- Harassment: Researchers found that residents in long-term care facilities experiencing fear, confusion and agitation can sometimes lead to assault, verbal abuse and harassment against nursing staff.
Do Challenges Vary in Different Nursing Roles?
Various nursing roles present different challenges for individuals based on roles, responsibilities, and the healthcare system's state. For example, the day-to-day experience of an FNP delivering primary care is different from that of an NP working in an acute care setting.
RN vs. NP
A registered nurse is typically responsible for more administrative tasks than NPs, such as patient monitoring, maintaining patient records, communicating with the patients and assisting physicians.
The top issues facing RNs include unsafe staffing issues and mandatory overtime. Healthcare facilities must maintain a specific nurse to patient ratio and often require RNs to work overtime to meet this need.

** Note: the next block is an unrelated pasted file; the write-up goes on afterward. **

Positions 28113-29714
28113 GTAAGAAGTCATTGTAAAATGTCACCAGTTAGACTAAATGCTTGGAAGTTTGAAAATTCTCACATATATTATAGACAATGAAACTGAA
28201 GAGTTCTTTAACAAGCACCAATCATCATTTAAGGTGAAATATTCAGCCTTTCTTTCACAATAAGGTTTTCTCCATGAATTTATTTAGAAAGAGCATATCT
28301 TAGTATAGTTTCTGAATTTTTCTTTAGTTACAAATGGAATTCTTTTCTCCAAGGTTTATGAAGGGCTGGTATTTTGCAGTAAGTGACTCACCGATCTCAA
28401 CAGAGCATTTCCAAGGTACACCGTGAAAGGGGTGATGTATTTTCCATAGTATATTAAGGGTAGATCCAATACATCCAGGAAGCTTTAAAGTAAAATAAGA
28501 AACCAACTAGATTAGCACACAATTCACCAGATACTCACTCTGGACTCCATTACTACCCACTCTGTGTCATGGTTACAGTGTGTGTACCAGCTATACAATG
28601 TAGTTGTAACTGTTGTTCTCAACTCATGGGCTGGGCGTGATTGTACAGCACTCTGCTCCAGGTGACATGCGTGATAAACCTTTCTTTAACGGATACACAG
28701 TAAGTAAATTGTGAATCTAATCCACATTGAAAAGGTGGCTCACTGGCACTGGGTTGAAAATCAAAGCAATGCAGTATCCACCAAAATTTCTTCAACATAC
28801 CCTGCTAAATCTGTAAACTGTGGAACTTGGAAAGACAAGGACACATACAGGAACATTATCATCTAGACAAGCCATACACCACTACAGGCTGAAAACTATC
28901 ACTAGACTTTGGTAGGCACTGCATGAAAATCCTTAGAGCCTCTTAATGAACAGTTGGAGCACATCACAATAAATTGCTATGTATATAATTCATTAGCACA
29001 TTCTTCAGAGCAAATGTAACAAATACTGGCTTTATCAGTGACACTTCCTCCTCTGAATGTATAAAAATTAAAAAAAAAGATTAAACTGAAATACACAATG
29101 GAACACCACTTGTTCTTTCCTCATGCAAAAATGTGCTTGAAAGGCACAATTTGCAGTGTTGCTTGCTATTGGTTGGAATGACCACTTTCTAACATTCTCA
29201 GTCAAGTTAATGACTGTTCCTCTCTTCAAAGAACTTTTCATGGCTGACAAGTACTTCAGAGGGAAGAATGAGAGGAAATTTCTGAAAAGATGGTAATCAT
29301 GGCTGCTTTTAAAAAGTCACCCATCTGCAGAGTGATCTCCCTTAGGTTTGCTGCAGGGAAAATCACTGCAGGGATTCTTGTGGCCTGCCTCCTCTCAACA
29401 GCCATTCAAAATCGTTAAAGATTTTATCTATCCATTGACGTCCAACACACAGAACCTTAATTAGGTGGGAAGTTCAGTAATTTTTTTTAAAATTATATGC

A nurse practitioner has a higher level of education (MSN degree) and more work experience (5+ years minimum of nursing experience) than an RN. An NPs' role more closely resembles a physician's role.
A recurring issue for NPs is the need to collaborate during care delivery. NPs must practice to the fullest extent of their education and work with physicians to improve patients' quality of care.
FNP vs. AGNP
Family nurse practitioners care for patients of all ages in hospitals, clinics and long-term care facilities. FNPs can prescribe medication and work in a primary care or acute care setting. A major challenge
FNPs face is monitoring scope of practice (SOP) restrictions and navigating state regulations. The breach of SOP could lead to civil liability, and according to nursing researchers, FNPs must be familiar with their state's SOP, prescribing limits and when referrals to specialists are needed.
Adult-gerontology nurse practitioners work with young adults (13+), adults and elderly populations to optimize their health. AGNPs provide geriatric and end-of-life care to aging populations and face the considerable baby boomer population aging and seeking more intensive care.